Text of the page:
Before you begin out-patient insulin treatment, a research nurse, doctor, or diabetes educator will watch how you and/or your caregiver administer your insulin shots, to make sure that it is done correctly and safely. Once you leave the hospital, you will be required to check your own blood sugar 3 times a day and take insulin (either yourself or with the help of a health provider) up to 4 times a day while on steroid therapy and for 2 days after receiving steroids. On all other days you will be required to check your blood glucose once or twice a day and administer insulin 1 - 3 times daily. You will also need to speak with a nurse by phone every 1-3 days for review of blood sugar measurements and possible adjustment of the dose of insulin you must take.

You will remain on the study from the time you are found to have high blood sugar levels until completion of your chemotherapy (about 8 months for most patients). You may be taken off this study at any time if you find that you are unable or unwilling to monitor your glucose or receive insulin shots at home.

You will be followed for high blood sugar levels while you are receiving treatment with Hyper-CVAD chemotherapy regimen (fractionated cyclophosphamide, vincristine, doxorubicin, and dexamethasone alternating cycles with methotrexate, cytarabine, methylprednisolone). If you continue to have high blood sugar after completion of this treatment, you will have continued follow-up either with your primary physician at home or if you choose, in the Internal Medicine Clinic at M. D. Anderson.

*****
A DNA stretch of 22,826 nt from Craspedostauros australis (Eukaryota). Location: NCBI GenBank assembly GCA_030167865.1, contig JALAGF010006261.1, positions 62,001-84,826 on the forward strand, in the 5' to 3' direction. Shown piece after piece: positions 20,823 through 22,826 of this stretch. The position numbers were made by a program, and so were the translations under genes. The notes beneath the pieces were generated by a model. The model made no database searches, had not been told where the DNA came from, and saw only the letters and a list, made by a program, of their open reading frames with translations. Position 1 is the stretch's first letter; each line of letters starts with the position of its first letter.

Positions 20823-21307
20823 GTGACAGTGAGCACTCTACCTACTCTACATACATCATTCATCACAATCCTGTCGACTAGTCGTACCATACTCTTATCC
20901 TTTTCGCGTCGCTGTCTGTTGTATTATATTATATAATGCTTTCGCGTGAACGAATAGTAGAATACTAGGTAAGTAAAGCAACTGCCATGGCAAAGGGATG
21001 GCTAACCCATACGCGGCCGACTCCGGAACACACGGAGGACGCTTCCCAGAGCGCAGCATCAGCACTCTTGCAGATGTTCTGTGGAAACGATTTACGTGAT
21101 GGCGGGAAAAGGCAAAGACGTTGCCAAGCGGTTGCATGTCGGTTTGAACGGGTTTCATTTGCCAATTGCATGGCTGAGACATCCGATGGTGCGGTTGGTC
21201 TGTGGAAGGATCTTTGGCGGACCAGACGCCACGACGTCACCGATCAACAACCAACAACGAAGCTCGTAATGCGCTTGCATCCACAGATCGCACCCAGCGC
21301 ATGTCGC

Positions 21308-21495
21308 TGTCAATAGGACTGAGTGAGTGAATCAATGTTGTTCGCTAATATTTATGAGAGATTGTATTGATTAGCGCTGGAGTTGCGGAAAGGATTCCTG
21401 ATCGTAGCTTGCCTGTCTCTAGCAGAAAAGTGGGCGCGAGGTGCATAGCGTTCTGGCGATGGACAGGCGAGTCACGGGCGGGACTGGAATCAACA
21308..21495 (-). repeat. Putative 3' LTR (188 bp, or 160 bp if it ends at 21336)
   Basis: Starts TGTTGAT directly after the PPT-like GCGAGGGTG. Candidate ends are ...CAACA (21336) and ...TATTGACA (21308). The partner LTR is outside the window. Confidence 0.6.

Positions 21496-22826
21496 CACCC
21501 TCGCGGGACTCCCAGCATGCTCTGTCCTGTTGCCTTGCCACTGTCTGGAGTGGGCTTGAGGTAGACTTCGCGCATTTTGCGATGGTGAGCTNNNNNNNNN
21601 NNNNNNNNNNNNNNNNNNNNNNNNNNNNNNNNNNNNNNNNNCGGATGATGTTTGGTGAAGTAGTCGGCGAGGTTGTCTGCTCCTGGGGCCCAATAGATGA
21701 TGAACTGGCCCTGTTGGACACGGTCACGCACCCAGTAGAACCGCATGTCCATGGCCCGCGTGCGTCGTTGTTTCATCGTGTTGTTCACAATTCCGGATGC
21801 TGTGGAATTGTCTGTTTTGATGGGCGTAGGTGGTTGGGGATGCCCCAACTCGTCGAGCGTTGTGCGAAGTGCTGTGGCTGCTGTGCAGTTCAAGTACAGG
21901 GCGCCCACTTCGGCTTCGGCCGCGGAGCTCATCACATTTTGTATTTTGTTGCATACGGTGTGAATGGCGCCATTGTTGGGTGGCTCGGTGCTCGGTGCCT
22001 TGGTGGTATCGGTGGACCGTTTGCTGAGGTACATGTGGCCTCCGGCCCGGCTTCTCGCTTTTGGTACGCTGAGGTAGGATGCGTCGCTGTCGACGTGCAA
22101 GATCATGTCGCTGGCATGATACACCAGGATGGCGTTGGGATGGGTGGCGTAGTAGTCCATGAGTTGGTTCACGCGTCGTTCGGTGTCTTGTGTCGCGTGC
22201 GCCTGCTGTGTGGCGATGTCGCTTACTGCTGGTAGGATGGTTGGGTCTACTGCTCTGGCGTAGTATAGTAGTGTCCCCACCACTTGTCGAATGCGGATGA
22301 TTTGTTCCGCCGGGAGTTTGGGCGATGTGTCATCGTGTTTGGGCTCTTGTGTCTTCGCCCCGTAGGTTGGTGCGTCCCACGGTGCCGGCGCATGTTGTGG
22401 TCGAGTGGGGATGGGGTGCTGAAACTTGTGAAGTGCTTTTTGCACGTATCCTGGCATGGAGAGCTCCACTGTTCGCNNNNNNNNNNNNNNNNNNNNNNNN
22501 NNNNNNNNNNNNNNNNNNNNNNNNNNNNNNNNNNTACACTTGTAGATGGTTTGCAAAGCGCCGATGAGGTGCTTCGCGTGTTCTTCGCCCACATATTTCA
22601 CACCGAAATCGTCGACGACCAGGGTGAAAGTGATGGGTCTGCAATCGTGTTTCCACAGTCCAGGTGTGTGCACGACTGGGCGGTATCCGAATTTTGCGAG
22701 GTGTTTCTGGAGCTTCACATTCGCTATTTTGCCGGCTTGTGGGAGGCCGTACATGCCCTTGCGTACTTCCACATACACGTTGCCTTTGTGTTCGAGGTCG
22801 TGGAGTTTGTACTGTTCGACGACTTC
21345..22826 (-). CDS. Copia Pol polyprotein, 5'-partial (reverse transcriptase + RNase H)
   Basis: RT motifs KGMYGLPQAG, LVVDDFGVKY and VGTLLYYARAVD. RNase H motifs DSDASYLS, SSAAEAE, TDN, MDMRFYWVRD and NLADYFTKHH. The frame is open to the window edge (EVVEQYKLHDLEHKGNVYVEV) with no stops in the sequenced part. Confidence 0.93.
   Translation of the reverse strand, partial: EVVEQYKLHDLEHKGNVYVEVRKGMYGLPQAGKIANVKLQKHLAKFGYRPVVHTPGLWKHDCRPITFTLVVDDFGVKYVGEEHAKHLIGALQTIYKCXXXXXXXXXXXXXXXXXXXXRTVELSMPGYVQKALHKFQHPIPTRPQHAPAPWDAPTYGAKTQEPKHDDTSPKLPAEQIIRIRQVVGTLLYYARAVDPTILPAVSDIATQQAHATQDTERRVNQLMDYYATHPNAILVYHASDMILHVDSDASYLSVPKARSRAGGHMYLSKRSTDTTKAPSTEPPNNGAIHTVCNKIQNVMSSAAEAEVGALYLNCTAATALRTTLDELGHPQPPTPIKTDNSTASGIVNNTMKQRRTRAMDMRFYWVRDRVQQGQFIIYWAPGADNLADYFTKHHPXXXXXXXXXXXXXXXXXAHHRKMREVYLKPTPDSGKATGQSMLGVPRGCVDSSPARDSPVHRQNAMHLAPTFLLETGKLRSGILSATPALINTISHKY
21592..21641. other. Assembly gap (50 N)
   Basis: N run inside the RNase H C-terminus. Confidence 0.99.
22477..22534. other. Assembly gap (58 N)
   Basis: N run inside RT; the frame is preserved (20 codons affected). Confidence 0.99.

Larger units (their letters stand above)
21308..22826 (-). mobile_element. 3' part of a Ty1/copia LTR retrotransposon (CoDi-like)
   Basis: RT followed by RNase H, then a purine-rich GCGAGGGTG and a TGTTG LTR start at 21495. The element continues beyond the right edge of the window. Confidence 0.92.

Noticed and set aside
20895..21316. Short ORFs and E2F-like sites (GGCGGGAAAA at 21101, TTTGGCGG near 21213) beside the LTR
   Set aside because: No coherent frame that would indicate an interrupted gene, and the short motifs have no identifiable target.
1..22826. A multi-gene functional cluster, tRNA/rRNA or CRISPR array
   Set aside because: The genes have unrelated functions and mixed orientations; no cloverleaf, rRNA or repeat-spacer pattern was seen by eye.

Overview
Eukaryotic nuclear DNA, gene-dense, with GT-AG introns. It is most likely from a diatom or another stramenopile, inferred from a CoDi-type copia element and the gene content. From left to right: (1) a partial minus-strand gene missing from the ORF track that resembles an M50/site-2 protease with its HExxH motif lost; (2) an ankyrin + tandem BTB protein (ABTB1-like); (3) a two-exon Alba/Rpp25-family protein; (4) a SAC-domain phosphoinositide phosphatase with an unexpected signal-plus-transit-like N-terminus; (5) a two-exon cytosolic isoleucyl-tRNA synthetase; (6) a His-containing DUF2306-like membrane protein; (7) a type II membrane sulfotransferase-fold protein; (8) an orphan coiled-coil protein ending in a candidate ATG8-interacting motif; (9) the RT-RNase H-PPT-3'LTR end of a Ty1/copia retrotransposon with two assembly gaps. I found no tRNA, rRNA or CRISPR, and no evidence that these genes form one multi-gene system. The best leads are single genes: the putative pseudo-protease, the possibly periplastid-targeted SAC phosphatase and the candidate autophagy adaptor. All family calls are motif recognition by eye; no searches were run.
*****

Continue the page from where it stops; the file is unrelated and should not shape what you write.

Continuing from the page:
This is an investigational study. All of the insulin used in this study is FDA approved for the treatment of high blood sugar and commercially available. A total of up to 114 patients will take part in this study. All will be enrolled at M. D. Anderson.

Phase 3
Allocation: Randomized
Intervention Model: Parallel Assignment
Masking: None (Open Label)
Primary Purpose: Treatment
  • Leukemia
  • Lymphoma
  • Drug: Insulin Glargine
    Use of human insulin glargine for slow decrease of blood sugar level over 24 hours.
  • Drug: Insulin Aspart
    Use of human insulin aspart for rapid lowering of the blood glucose level over 24 hours.
  • No Intervention: Conventional Care
    Control Group: Conventional care using blood sugar management with regular human insulin.
  • Intensive Insulin
    Intervention Group: Intense blood sugar management with Insulin Aspart + Insulin Glargine
    • Drug: Insulin Glargine
    • Drug: Insulin Aspart
Vu K, Busaidy N, Cabanillas ME, Konopleva M, Faderl S, Thomas DA, O'Brien S, Broglio K, Ensor J, Escalante C, Andreeff M, Kantarjian H, Lavis V, Yeung SC. A randomized controlled trial of an intensive insulin regimen in patients with hyperglycemic acute lymphoblastic leukemia. Clin Lymphoma Myeloma Leuk. 2012 Oct;12(5):355-62. doi: 10.1016/j.clml.2012.05.004. Epub 2012 Jun 1.

*   Includes publications given by the data provider as well as publications identified by Identifier (NCT Number) in Medline.
April 2012
April 2012   (Final data collection date for primary outcome measure)

Inclusion Criteria:

  1. Age >/= 15 years.
  2. Previously untreated ALL, Burkitt's lymphoma, or lymphoblastic leukemia receiving induction chemotherapy with hyper-CVAD or variants of the hyper-CVAD regimen.
  3. Random serum glucose >/= 180 mg/dL detected during the first 2 cycles of chemotherapy and confirmed with a second measurement.

Exclusion Criteria:

  1. History of Type I diabetes mellitus.
  2. Pregnancy or breast feeding.
  3. Allergy to insulin or insulin products.
  4. On-going treatment of steroid-induced hyperglycemia by an endocrinologist and/or general internist.
Sexes Eligible for Study: All
15 Years and older   (Child, Adult, Older Adult)
Contact information is only displayed when the study is recruiting subjects
United States
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M.D. Anderson Cancer Center
M.D. Anderson Cancer Center
Novo Nordisk A/S
Principal Investigator: Khanh Vu, MD M.D. Anderson Cancer Center
M.D. Anderson Cancer Center
June 2015

ICMJE     Data element required by the International Committee of Medical Journal Editors and the World Health Organization ICTRP